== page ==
"You know why Americans don't like liberals. It's because they lose. if liberals are so f*cking smart, why do they lose?"
But it Can Be.
No, this is a great speech, and you should not let anyone ruin it for you. Just open yourself to it on the visceral as well as intellectual level. Let it flow all over you, as they said of feature films in the 1960s. (And, by the way, what you get in the trailers is about 2 percent of what happens in the full speech.)
Intellectually, here is what I love about the speech: the way Sorkin simply and elegantly states the connection between an aggressive, ethical press that doesn't lean left or right and the success or failure of democracy in this nation.
After a crescendo of facts showing definitely that America is not such a great nation any more, McAvoy in a softer and sadder voice, tells the students we once were great. He's referring to post-World-War-II America when he says, "We waged war on poverty, not poor people... And we didn't scare so easily."
And here's his central argument: One of the reasons we were great in that era, is because we had a great press committed to providing citizens fact-based, reliable, professionally gathered and vetted information that they could trust and use to make informed decisions about their lives -- decisions like who to vote for.
Sorkin's reputation for starry-eyed idealism comes from stories like The American President and A Few Good Men , as well as -- most importantly -- The West Wing . It's tempting to see The Newsroom as an extension of that idealism, given the sheer tonnage of inspiring speeches from people like Daniels, Sam Waterston as his boss Charlie, and John Gallagher, Jr. as a young producer.
Make no mistake: When Aaron Sorkin is persuaded that his cause is just, he writes better go-get-'em speeches than anyone else currently working in Hollywood. Hearing a Sorkin character forcefully argue something you believe to be true is like bathing in a tub full of champagne while you listen to a CD of affirmations called You Are Great And Smart, And No One Understands You: You know at some level that it's self-indulgent, but it feels so good, and don't you deserve that?
...this summer's mostly eagerly awaited - and, no doubt, best - TV show begins (tonight at 10 on HBO).
It's Aaron Sorkin's "The Newsroom," in which one of the greatest living auteurs in American television ("Sports Night," "The West Wing") gives us a TV newsroom counterpart of "The West Wing," i.e. a frightfully articulate liberal wonk's ferocious fantasy of a powerful American institution whose denizens are probably a little bit smarter, nobler, better and more eloquent than their real life counterparts.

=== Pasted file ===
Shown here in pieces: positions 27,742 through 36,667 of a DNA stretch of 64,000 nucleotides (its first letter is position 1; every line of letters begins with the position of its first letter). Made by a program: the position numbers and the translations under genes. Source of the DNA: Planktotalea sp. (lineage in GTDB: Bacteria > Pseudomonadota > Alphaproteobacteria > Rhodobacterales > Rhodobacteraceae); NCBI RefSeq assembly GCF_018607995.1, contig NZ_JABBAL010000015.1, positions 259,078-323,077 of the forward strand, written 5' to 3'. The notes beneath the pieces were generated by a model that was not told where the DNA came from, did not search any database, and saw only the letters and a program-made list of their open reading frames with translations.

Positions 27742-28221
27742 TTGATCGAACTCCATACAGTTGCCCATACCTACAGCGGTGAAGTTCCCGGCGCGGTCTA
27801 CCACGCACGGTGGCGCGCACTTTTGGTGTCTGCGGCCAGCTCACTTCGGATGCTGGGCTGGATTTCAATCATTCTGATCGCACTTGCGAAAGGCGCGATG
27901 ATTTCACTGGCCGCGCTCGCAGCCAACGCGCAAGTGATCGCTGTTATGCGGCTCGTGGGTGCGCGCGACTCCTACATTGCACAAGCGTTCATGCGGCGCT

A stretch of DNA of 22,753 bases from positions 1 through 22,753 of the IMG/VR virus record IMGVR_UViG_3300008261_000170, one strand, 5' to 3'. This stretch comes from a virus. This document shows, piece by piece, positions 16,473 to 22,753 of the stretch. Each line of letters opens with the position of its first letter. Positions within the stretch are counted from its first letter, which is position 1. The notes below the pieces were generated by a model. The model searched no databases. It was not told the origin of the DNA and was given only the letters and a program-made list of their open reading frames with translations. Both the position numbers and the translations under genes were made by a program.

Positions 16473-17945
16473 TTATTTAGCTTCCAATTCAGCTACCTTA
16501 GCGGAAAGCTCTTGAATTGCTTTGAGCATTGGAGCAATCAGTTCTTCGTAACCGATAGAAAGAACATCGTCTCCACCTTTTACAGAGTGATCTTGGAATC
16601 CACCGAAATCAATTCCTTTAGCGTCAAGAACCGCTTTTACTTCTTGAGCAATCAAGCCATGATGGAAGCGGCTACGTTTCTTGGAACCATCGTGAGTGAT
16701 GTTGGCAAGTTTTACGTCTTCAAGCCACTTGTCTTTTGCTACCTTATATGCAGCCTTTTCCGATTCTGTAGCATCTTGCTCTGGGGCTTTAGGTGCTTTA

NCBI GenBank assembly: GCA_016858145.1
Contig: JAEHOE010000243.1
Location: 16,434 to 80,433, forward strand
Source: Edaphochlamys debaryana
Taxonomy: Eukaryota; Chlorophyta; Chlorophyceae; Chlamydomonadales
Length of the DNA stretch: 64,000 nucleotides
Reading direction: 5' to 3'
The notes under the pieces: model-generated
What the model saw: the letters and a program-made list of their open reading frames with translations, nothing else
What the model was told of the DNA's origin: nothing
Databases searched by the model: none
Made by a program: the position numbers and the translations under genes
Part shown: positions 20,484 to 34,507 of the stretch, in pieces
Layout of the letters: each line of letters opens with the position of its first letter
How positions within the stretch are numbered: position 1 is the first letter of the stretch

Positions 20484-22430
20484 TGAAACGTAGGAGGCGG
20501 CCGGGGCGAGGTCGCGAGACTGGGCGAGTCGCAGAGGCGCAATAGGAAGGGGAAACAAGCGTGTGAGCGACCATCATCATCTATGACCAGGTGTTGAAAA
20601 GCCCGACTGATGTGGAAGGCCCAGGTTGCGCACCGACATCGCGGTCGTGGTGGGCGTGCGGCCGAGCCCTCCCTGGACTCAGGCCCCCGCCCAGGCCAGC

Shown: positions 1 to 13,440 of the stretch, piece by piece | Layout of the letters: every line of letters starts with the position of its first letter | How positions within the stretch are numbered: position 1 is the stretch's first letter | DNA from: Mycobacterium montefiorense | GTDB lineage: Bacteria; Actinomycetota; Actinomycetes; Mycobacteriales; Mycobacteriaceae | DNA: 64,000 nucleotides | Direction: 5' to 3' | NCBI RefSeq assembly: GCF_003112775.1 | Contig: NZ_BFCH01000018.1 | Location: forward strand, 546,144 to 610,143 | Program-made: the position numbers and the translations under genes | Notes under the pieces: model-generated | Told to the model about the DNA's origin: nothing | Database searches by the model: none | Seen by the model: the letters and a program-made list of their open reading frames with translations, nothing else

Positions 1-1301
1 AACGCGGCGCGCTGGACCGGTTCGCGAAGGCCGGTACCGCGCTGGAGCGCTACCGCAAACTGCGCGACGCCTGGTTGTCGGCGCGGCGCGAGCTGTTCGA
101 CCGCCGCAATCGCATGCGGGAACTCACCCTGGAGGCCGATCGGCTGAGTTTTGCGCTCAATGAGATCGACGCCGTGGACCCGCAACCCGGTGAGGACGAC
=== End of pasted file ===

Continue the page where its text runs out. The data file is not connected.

We know how eloquent real TV news anchors can be. We've heard Tom Brokaw, Dan Rather, Peter Jennings, Wolf Blitzer and Brian Williams speak off the cuff before. But we've never encountered their fictional stand-in before, breathing fire fueled by Sorkin's vocabulary and outrage and verbal energy.
McAvoy is to real TV news anchors what "The West Wing's" Jed Bartlet was to real politicians - the liberal fantasy version few could resist, the made-up version of the "real thing" in a debased world, with all the eloquence to prove it.
My bet is Aaron Sorkin's show will get to media people. It will get to producers and directors and staffers and anchors and they will watch it. They will need to watch it. And it will move them. Maybe it will just move them a little. Maybe it will push a researcher to dig a little deeper and push an angle a little bit further. Maybe it will give a producer a little more courage to push a little harder. This show is going to make a difference that could change things. That's a big deal. Kudos to HBO for not only making a series that can make a difference, but also showing that they can do it PROFITABLY.
Daniels asks of a new senior producer who's brought major info from his own sources on a breaking story. "and how do I know that you're not being fed misinformation by James O'Keefe?"